27. asoulwalker says:

    In my first year in college I told a girl I would call her over the summer. I never did. Years went by. I forgot her name. So I decided to try and find her. Granted, it will be almost impossible without her name and it won’t actually make up for me being a douche… but I did think of Oracle and wish she was real…

  28. Matt says:

    Congratulations on a richly deserved Freshly Pressed. I’ve spent about an hour on your blog, mostly reading about the history of your diagnosis. I bet I’m not the first to say this, but I may be able to help you feel better, at least by degrees. If you’re at all interested my email is mbingham6@gmail.com and I’d love to hear from you. 🙂

    • Jocelyn says:

      Welcome and thank you for taking the time to read, Matt. I appreciate the offer of help. I’m actually a patient of Dr. Paul Cheney, who has been treating the illness since it emerged around him and his practice partner in Incline Village, NV in the mid-80s. He is an absolute genius (he got a PhD in physics before deciding to go to med school!) and is constantly evaluating and revising his protocol in response to patient reactions. He has helped me get some small but substantial improvement over the past three years – for the five before that, I’d been going steadily downhill. Some of what I take from him is supplements, but he also uses pharmaceuticals whenever necessary – he is not doctrinaire. Here’s a look at my protocol from last year.

  29. The Smile Scavenger says:

    This is fantastic and I love Oracle. 🙂 We could use more strong female comic characters like her making it into the mainstream.

  30. Thanks for sharing this wonderful post. God bless you. Connie
    http://7thandvine.wordpress.com/

  31. madhaus7 says:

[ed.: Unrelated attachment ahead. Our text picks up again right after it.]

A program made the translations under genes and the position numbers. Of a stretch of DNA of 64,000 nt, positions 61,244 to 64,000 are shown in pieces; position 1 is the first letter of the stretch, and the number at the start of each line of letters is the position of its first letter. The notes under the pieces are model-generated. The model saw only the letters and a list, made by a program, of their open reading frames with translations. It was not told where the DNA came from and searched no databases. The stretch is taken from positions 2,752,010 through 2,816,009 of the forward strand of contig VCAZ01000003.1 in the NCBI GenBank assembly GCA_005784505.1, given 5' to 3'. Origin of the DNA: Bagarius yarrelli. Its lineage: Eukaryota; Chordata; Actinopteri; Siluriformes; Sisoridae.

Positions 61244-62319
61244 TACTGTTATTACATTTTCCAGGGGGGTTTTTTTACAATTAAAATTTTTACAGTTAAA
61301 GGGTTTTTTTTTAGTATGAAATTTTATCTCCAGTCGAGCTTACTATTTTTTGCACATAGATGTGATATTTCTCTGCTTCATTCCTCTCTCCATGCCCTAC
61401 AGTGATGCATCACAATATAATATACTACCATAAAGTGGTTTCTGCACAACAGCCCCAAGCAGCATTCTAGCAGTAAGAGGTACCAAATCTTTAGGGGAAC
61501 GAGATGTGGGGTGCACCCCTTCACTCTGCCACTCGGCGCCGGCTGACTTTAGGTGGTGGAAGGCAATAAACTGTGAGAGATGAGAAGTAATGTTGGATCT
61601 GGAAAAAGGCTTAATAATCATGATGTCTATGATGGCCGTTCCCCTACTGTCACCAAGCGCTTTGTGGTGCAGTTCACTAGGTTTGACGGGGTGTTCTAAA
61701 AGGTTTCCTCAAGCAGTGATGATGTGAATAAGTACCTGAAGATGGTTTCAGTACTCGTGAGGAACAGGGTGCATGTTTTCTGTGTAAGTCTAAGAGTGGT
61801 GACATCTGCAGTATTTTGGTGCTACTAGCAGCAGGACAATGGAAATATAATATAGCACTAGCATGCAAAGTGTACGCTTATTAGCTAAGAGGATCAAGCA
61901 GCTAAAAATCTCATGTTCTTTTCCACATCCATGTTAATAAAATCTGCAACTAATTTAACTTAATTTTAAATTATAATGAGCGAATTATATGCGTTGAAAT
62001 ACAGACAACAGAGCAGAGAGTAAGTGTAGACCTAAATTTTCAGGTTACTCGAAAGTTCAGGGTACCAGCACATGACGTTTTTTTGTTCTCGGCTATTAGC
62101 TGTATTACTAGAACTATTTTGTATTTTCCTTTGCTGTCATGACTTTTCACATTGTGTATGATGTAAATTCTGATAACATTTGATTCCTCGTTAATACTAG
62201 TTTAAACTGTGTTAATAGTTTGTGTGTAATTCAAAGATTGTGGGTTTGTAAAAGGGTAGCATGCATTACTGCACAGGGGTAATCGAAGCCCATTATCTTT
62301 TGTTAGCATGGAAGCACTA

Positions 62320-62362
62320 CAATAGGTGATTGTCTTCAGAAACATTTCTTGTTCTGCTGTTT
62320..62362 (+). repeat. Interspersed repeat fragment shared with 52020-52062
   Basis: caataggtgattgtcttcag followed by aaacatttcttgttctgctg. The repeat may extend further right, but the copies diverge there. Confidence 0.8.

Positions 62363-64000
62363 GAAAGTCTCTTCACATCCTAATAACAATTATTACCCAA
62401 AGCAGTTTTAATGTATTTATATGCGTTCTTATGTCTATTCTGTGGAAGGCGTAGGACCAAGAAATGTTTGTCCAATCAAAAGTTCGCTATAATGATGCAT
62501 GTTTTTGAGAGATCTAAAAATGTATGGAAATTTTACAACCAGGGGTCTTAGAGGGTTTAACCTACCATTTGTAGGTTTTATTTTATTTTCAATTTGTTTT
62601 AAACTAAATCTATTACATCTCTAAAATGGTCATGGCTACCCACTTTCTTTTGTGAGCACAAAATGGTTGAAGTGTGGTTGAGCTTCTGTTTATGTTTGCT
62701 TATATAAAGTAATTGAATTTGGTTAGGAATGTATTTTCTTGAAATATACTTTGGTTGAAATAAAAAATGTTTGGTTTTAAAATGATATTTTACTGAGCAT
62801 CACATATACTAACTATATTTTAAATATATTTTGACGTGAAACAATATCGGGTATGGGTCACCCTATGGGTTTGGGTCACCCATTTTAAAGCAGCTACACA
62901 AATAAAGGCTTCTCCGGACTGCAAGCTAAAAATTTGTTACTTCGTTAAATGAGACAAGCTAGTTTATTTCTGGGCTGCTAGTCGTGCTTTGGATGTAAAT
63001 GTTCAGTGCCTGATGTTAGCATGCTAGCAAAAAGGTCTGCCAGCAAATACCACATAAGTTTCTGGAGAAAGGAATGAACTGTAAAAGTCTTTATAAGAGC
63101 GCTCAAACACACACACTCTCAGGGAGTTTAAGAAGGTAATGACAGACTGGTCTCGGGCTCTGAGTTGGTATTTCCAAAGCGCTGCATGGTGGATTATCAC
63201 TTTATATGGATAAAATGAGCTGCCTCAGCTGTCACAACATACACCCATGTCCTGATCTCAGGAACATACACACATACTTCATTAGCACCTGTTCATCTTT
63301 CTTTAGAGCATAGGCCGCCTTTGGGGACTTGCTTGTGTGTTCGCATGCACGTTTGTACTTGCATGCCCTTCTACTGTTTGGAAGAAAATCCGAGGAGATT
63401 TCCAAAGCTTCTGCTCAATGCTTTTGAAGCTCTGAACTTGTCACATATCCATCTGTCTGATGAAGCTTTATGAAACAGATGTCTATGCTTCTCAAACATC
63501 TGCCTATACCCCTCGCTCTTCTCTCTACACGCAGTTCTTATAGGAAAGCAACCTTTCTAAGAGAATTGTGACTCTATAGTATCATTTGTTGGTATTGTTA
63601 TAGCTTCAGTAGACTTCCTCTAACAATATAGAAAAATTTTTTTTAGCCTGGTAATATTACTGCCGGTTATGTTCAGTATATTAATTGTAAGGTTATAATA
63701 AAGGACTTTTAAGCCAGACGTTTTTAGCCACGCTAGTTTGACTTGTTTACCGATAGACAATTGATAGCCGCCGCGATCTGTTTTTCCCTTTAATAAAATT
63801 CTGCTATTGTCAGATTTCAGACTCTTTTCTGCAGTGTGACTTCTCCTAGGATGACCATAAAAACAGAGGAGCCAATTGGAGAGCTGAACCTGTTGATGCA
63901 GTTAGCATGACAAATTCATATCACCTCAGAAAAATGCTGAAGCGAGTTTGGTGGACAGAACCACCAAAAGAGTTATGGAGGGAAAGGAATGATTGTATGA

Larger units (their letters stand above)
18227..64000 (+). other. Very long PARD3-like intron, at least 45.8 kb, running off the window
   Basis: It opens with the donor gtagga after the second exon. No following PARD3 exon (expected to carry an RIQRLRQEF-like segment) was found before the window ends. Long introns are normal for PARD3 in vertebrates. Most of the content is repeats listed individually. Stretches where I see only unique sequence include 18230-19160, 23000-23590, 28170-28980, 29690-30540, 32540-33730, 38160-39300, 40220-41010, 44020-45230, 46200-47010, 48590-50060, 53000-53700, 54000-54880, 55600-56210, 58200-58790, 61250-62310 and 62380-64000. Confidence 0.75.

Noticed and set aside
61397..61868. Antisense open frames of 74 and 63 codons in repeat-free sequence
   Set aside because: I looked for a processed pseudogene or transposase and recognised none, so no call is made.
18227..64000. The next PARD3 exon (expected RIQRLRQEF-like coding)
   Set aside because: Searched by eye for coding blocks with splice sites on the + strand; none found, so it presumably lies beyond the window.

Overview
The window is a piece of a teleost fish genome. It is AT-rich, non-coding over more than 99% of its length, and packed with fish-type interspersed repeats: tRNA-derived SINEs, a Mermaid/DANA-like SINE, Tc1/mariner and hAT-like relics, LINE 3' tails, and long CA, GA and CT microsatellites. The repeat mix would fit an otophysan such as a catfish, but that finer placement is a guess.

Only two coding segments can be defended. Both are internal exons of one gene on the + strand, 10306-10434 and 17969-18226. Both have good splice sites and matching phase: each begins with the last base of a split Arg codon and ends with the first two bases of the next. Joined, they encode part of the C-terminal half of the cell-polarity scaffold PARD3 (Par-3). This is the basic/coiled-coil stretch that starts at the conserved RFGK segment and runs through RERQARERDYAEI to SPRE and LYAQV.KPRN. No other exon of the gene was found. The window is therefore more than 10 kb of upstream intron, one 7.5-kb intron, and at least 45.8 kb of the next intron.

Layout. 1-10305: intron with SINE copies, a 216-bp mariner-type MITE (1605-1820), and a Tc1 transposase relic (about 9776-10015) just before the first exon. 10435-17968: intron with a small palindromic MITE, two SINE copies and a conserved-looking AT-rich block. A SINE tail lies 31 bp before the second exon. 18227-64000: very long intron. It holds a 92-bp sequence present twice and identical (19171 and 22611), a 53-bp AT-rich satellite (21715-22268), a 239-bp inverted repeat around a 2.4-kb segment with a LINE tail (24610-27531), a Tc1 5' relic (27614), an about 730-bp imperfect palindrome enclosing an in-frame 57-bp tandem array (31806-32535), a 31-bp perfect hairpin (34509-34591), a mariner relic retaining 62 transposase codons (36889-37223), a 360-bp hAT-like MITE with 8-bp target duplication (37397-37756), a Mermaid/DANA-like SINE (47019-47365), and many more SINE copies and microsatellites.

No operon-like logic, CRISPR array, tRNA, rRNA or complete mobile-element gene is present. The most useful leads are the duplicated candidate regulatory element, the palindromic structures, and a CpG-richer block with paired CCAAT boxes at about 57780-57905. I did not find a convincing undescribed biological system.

The term “Google-fu” made my day, I must say. I really enjoyed your post and thank you for sharing with us. I try to think that there are no “bad things” but only things that happen to us. It’s easier sometimes more than others. But the truth of that theory is that some things can’t be changed and the only real control we have over our lives is our disposition throughout. Based on this post, I can tell the pain is there but you really manage to try to look on the bright side. You’re funny, thoughtful, and productive. Good luck getting your reunion together, that sounds like a tall order! I wish you all the best in the future; specifically I’d hope you could find a way to attend this reunion. It sounds like you’d be a presence that would be greatly missed there.

    • Jocelyn says:

      I can’t claim credit for Google-fu, but I love it as an expression too. As for the rest of your comment, it’s the absolute truth, madhaus7. I have it pretty bad healthwise, but on the upside, I have a happy marriage, a wonderful family and many friends, a roof over my head, enough extra money to see a specialist in my condition who has helped me get some small but genuine improvement (enough to write this blog!), and the whole wide internet to keep me busy, informed, and learning every day. Would I rather be healthy? Of course I would. But I didn’t get a choice in that, and letting it go and valuing the many things I have that others wish for is to be happy.